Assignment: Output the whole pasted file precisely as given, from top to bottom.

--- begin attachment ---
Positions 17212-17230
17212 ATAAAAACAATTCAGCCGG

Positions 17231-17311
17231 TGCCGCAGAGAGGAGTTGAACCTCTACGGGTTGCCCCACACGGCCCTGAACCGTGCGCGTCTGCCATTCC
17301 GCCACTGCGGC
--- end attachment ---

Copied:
Positions 17212-17230
17212 ATAAAAACAATTCAGCCGG

Positions 17231-17311
17231 TGCCGCAGAGAGGAGTTGAACCTCTACGGGTTGCCCCACACGGCCCTGAACCGTGCGCGTCTGCCATTCC
17301 GCCACTGCGGC